The Global Warming Hiatus Is Explained Quite Directly by the Ozone-Depletion Theory of Global Warming
Handout (1.6 MB)
Greenhouse-gas theory assumes that thermal energy travels through space as waves so that energy is proportional to the square of the wave amplitude. Most climatologists therefore conclude that the broad bands of infrared energy absorbed by greenhouse-gases contain much more thermal energy than the narrow band of ultraviolet energy reaching Earth due to ozone depletion. But waves deform the bonds that hold matter together. There is no matter in space, and there are no bonds. Thermal energy is space is simply frequency transmitted just like radio signals by oscillations on the surface of matter. Max Planck showed in 1900 that radiant energy (E) is equal to frequency (ν, the Greek letter nu) times the Planck constant (h). E=hν is a quantity used widely in photochemical equations and explains why visible light is much more energetic than infrared radiation so that it can cause photosynthesis, why ultraviolet radiation is much more energetic than visible light so that it can cause sunburn and skin cancer, and why X-rays and nuclear radiation are even more energetic, causing death when absorbed in sufficient quantities. The ultraviolet thermal energy reaching earth when ozone is depleted (4 eV) is approximately 50 times the infrared energy absorbed by greenhouse gases (0.08 eV) and it is not a function of bandwidth. Global temperatures are determined primarily by the optical thickness of the ozone layer. More ozone warms the lower stratosphere and cools Earth. Less ozone cools the lower stratosphere and warms Earth.
Mean global temperatures on Earth were relatively constant from 1945 to 1970, rose approximately 0.23°C per decade from 1970 to 1998, and have remained relatively constant since 1998. Meanwhile concentrations of carbon dioxide have continued to rise since 1945 at ever increasing rates. In the late 1960s, chlorofluorocarbons (CFCs) began to be used widely as refrigerants, propellants, and solvents. In 1974, Rowland and Molina suggested that these very stable compounds could be broken down when exposed to ultraviolet energy in very cold environments, releasing chlorine that depletes ozone very efficiently, interrupting the Chapman cycle. Concentrations of chlorine in the troposphere began increasing rapidly in the late 1960s. Ozone depletion and global temperatures began increasing by 1970. Discovery of the Antarctic ozone hole in 1984 added urgency to negotiate the Montreal Protocol on Substances that Deplete the Ozone Layer by 1989. Anthropogenic CFC emissions began declining in 1994, ozone depletion began slowing in 1995, and temperatures have remained relatively constant since 1998. Temperatures rose as ozone depletion increased but have leveled off as ozone depletion slowly declines. Meanwhile continuing ozone depletion allows more ultraviolet-B radiation to be absorbed by the ocean. Ocean heat content has risen substantially since 1995 and should continue to rise until ozone levels are returned to their pre-1965 levels, most likely within the next 50 years.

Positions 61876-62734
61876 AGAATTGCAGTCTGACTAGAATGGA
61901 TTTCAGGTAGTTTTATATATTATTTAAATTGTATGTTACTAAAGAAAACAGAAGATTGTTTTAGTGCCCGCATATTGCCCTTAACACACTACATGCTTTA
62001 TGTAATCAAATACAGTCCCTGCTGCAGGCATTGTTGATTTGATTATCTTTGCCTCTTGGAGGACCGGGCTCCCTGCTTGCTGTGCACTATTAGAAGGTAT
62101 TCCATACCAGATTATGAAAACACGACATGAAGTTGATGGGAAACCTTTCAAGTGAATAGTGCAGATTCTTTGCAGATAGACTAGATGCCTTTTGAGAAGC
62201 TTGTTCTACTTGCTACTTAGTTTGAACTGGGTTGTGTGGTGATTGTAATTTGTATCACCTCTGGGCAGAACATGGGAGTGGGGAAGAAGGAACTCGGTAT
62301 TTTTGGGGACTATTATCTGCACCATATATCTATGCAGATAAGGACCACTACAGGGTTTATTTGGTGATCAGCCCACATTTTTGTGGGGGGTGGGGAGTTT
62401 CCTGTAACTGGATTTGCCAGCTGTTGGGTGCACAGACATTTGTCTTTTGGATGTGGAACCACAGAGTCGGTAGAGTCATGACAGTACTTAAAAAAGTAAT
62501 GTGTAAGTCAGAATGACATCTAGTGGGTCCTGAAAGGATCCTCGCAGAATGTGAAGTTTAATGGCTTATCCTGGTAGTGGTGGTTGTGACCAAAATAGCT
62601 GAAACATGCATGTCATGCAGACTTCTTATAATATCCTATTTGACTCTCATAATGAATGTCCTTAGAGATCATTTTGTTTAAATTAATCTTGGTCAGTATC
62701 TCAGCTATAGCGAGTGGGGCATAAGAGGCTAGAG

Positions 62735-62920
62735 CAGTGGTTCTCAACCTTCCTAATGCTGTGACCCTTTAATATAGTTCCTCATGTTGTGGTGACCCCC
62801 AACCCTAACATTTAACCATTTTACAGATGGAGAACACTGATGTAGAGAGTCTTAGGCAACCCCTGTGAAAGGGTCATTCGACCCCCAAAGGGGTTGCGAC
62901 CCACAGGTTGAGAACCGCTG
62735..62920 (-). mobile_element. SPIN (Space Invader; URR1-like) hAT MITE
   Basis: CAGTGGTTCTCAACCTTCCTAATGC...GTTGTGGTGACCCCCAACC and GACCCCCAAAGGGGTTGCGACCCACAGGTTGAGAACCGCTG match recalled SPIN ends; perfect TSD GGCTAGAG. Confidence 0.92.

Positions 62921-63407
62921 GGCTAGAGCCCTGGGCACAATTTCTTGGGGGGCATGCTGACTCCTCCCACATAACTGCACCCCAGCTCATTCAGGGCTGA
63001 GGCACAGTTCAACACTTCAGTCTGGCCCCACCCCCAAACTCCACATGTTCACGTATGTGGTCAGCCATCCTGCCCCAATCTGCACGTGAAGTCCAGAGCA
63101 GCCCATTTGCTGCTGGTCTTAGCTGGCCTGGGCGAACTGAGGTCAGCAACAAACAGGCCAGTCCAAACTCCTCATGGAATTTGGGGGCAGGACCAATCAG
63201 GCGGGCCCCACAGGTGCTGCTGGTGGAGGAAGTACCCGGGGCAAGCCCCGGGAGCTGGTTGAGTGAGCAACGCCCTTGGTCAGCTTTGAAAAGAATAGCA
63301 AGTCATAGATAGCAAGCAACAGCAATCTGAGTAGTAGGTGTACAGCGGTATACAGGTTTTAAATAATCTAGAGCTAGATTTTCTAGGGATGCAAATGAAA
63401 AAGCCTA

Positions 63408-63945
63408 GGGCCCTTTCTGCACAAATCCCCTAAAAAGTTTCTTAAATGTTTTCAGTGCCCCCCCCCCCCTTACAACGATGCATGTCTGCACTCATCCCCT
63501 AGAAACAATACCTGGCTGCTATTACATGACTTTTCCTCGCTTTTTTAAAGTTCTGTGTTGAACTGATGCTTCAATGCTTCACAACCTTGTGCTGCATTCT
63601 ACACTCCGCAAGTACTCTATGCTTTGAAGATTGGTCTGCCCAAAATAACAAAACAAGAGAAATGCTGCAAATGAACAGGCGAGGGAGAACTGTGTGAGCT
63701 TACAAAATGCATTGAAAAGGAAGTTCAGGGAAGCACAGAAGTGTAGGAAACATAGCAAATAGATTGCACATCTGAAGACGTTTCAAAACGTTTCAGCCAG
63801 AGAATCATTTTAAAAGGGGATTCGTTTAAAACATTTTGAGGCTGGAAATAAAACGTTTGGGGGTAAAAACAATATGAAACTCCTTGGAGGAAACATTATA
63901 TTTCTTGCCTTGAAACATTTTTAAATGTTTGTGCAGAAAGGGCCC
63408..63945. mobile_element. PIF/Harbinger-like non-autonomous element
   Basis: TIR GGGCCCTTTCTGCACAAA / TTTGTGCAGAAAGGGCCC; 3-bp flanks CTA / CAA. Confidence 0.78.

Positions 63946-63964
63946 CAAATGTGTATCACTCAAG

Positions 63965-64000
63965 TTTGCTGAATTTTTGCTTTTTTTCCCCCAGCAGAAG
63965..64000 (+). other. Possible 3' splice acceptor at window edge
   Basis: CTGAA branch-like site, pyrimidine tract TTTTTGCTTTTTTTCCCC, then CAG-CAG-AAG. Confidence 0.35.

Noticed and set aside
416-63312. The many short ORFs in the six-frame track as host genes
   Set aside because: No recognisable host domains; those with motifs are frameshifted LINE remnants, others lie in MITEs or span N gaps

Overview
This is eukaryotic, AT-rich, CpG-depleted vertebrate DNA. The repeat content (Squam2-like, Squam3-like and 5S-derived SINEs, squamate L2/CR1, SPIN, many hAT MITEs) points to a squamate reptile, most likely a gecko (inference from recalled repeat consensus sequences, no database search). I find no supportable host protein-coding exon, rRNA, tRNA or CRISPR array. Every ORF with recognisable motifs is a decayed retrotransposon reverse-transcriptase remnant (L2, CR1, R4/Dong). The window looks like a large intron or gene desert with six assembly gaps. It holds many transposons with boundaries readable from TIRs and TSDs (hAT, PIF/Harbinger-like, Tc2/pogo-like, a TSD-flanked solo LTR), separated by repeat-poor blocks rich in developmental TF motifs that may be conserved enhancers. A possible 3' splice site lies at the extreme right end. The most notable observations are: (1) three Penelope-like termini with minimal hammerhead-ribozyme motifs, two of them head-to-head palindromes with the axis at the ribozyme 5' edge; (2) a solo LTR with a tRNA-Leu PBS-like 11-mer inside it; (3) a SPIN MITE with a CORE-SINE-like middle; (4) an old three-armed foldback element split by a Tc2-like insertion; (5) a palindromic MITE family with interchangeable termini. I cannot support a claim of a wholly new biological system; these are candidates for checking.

While anthropogenic CFCs have depleted ozone approximately 3% for 50 to 100 years, volcanic eruptions deplete ozone up to 6% for less than a decade. Effusive, basaltic eruptions, typical of sub-aerial ocean ridges and island chains found in Iceland and Hawaii, cause global warming. Major explosive eruptions of evolved magmas typical of circum-Pacific volcanoes, on the other hand, also eject 10-20 megatons of sulfur dioxide into the lower stratosphere where it forms sulfuric-acid aerosols whose particles grow large enough to reflect and diffuse solar radiation. While explosive eruptions deplete ozone, causing winter warming, the aerosols cause a net cooling of approximately 0.5°C for up to three years. Climate throughout geologic time has been controlled by the rate of major explosive volcanism during periods of plate convergence and the rate of effusive basaltic volcanism during times of sub-aerial ocean plate creation. The geologic record is replete with evidence of very sudden global warming, within one or two decades, that is very hard to explain using greenhouse-gas theory.
The greatest global warming since 1945 has been observed over the Antarctic Peninsula, site of the greatest ozone depletion. In 2012, 14% depletion of ozone was observed over Toronto Canada, most likely caused by 3% ozone depletion due to anthropogenic CFCs, 6% caused by the effusive eruption of Eyjafjallajökull in Iceland in 2010 and 6% caused by the effusive eruption of Grímsvötn in Iceland in 2011. Temperatures over central eastern North America reached record high levels accompanied by the most severe drought since the 1930s. Record warming of the North Atlantic Ocean in 2012 most likely led to the observed major increase in rain and flooding in Great Britain.
Ozone concentrations change radically every day especially in sub-polar regions where they show some relationship to the jet streams, the polar vortex, and high and low pressure weather systems. Integrating extensive ozone observations into routine weather forecasting models may improve accuracy.
The ozone depletion theory of global climate change implies that over the next many decades the ocean will continue to get warmer and the earth-atmosphere system will gradually reach equilibrium with the warming caused by anthropogenic CFCs. But the major global warming predicted by greenhouse-gas theory is highly unlikely to occur and reducing emissions of carbon dioxide and other greenhouse gases is highly unlikely to affect the rate of global warming. More detailed information is available at www.ozonedepletiontheory.info.
Supplementary URL: ozonedepletiontheory.info